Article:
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Dominican Volunteer Danielle Porter Lives and Ministers with Adrian Dominican Sisters

November 24, 2020, Detroit – Dominican Volunteer Danielle Porter has been educated by Dominicans most of her life. 

“I grew up with the Dominicans,” Danielle said. A native of the western suburbs of Chicago, she attended St. Edmund Parish School, where Adrian Dominican Sisters once taught. From there, she attended Fenwick High School in Oak Park, Illinois, sponsored by the Dominican Friars of the Province of St. Albert the Great. Most recently, she graduated from Aquinas College in Grand Rapids, Michigan, sponsored by the Grand Rapids Dominican Sisters.

This year, she’s continuing her Dominican education in a different way: through community life with Adrian Dominican Sisters Ginny King, OP, Janice Brown, OP, and Nancyann Turner, OP, at Gesu Parish in Detroit. She is rounding out her education with practical ministry at All Saints Literacy Center and Siena Literacy Center, two of the seven literacy centers sponsored by the Adrian Dominican Sisters. 

Danielle’s placement with Dominican Volunteers USA (DVUSA) is the result of a year of discernment during her senior year at Aquinas. “By the end of my junior year I knew I needed a little more time before applying for graduate school,” she said. During Mass, she prayed about her next steps after graduating. During Mass at a later date, she heard a presentation about DVUSA. “I spoke to two of the recruiters and by December 2019 I finished my application,” she said.

Danielle is one of six DVUSA volunteers for 2020-2021. Dominican Volunteers make a commitment to an 11-month experience in which they live in community with Dominican Sisters or Friars and are engaged in ministry. This year, Dominican Volunteers are serving in Racine, Wisconsin; Chicago; Blauvelt, New York; Houston, Texas; and Detroit.

Community life is “what I had expected,” said Danielle. “My mother used to tell me stories about how she was in the convent. My mom was in the convent around the same age that I am, which is really weird but inspiring, so I grew up with stories about how she lived with the nuns.”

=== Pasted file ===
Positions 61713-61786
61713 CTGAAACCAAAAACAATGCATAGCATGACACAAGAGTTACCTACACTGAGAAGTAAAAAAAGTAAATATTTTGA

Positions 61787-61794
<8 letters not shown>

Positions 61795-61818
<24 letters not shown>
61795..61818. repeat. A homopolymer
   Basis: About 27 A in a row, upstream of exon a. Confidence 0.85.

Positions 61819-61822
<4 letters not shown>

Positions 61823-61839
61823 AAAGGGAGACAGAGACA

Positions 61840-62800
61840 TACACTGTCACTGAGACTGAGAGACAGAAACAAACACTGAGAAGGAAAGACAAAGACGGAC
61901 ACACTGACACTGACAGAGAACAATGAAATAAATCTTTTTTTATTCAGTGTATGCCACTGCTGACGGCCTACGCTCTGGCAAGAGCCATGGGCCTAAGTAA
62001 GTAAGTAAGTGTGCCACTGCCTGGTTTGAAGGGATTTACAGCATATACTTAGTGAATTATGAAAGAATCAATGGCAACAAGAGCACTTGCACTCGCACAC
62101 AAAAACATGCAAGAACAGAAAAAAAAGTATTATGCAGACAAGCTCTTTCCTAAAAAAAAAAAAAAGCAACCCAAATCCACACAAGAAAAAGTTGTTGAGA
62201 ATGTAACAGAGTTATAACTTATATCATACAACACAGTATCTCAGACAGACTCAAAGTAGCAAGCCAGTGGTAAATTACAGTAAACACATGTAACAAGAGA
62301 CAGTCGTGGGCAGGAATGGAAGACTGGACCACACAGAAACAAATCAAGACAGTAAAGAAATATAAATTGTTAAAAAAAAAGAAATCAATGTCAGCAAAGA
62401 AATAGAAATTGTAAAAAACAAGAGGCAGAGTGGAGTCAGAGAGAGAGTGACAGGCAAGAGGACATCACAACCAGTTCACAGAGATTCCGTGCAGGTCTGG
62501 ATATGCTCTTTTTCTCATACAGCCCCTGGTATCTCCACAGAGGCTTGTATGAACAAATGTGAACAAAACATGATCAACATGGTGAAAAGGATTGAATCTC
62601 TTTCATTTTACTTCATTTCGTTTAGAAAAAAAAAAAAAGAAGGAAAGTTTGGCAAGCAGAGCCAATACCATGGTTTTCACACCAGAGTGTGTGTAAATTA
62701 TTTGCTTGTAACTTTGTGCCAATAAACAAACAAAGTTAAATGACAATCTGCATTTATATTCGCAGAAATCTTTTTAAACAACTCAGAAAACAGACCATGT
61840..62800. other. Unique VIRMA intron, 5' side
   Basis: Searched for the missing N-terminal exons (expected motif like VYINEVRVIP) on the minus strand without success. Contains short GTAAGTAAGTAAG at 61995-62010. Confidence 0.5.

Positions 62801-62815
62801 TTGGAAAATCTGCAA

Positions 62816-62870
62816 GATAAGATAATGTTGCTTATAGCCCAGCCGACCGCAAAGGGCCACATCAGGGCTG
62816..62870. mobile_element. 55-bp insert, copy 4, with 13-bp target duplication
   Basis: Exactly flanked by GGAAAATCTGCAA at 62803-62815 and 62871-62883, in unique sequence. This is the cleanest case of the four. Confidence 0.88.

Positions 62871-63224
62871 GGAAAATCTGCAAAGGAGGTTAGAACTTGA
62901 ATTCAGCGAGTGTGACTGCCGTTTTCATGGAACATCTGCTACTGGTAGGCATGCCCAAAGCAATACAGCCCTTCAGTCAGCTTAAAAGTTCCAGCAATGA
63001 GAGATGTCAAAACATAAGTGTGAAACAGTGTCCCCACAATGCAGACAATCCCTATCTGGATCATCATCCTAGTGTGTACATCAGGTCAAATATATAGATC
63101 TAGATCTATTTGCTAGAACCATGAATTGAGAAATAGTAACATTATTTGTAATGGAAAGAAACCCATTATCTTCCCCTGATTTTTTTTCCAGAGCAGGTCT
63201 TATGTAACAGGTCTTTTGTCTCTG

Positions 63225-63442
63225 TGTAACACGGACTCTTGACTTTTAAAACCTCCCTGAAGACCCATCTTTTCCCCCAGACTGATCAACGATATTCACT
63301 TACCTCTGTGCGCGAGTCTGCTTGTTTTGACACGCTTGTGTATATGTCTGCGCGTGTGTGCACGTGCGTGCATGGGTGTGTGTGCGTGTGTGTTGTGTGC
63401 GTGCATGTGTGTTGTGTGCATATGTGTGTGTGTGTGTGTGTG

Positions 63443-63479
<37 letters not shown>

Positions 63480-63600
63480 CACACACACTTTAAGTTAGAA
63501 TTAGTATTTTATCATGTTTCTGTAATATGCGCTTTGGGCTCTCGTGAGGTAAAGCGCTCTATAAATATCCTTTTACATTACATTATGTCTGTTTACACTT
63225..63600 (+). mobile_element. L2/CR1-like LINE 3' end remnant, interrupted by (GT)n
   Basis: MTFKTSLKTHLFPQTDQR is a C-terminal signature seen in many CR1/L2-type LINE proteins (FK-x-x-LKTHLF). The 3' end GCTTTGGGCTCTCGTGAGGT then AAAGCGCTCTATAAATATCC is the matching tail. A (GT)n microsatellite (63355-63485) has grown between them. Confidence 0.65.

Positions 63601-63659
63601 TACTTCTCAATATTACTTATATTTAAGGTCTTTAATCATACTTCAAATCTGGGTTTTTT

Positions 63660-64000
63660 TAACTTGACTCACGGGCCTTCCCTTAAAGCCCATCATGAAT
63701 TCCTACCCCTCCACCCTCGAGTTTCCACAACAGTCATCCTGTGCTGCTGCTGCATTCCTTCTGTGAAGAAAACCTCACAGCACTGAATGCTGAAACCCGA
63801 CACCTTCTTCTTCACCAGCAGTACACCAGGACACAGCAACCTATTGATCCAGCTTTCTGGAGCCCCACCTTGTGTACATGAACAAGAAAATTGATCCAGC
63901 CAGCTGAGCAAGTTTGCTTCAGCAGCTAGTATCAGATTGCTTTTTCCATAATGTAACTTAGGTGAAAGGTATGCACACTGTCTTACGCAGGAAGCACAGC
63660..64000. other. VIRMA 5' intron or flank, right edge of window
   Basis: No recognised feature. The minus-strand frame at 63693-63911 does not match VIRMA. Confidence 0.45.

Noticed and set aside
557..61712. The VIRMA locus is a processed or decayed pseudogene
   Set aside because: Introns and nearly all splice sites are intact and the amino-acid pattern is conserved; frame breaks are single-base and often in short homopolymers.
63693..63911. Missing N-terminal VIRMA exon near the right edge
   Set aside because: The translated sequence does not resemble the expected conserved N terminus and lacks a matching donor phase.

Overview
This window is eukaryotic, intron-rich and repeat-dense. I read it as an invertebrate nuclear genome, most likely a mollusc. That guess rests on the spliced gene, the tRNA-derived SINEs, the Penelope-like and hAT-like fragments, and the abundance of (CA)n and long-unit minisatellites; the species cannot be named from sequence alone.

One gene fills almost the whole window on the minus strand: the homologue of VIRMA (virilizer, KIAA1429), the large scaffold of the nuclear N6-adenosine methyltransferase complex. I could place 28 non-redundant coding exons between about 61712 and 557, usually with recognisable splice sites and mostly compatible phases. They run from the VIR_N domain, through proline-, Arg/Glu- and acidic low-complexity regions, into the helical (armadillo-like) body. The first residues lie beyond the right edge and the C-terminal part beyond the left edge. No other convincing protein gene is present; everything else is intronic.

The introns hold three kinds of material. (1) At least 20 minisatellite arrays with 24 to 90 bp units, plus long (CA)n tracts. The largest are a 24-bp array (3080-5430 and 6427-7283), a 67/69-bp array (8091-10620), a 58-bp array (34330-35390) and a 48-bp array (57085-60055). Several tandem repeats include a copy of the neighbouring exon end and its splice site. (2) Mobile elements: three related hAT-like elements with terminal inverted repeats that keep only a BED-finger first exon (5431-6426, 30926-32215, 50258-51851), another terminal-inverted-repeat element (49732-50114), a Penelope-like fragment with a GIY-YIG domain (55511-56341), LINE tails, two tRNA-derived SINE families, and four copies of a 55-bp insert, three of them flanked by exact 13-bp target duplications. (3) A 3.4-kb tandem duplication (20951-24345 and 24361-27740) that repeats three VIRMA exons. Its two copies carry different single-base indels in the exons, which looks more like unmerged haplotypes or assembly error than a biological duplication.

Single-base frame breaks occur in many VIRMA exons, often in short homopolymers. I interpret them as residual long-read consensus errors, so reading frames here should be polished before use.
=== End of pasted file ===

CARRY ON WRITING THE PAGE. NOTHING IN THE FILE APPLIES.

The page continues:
A native of Haiti, Danielle’s mother studied abroad in Belgium, where she entered a religious community and was a novice there when her grandfather asked her to come back home. 

Danielle said living with Sisters Ginny, Janice, and Nancyann “is like living with my family.” They pray together three times a week and formally eat together twice a week – though they eat together more often. Danielle takes her turns at cooking dinner and helps with the cleaning. “We do talk, and during the whole political cycle we were watching the news and praying to help boost our spirits,” Danielle said.

Her ministry at All Saints involves “very administrative, behind the scenes work,” such as writing thank-you notes to donors, Danielle explained. In addition, she is involved in two special projects at All Saints: the “five years-five goals” project for Giving Tuesday, in recognition of All Saints’ fifth anniversary, and a rearrangement of the space at the center to allow for greater accessibility for people who have disabilities and to create a “book nook” for all adult learners.

Since completing her tutor training, Danielle also has begun tutoring an English as a Second Language (ESL) student. As the daughter of two immigrants – her father is from Jamaica – Danielle said she especially enjoys tutoring an ESL student.

Danielle said her work at All Saints is also giving her the skills she will need when she formally enters the work force. “Even though I’m not getting paid, I’m still learning how to work alongside staff, meet deadlines, and do all the work that is essential for the workforce without being part of it as a 40-hour work week,” she said.

In her time as a Dominican Volunteer, Danielle has accumulated a number of special memories. One took place on Election Day, when, in the course of a lesson, Danielle taught her learner about homophones in the English language – words that sound the same but have different meanings.

“I was so excited,” she said. “I did tell her that her youngest child would actually have to learn homophones,” and that she would be equipped to help him to understand the concept.

At the conclusion of her year as a Dominican Volunteer, Danielle hopes to attend graduate school, most likely to study philosophy. She holds a bachelor’s degree with a double minor in philosophy and legal studies. “I’m an academic at heart, so I do enjoy learning and seeking knowledge,” she said. Graduate school “is what my heart is aiming for.”

Danielle also has a heart for her year as a Dominican Volunteer and encourages anyone who feels called to apply for this program to do so. “If you’re called to be [a volunteer], you should be one,” she said. “I’m almost finished with my first year and it’s very rewarding to know that you’re looking at the Catholic faith from a different perspective. In this program, you see it from behind the scenes with the Sisters in a community that values study and prayer.”

Danielle also urged prospective Dominican Volunteers to follow their passions. “Know your passion and go into a program that facilitates and nourishes those kinds of passions – whether or not you seek to be in religious life in the future or be single or have a family.” 

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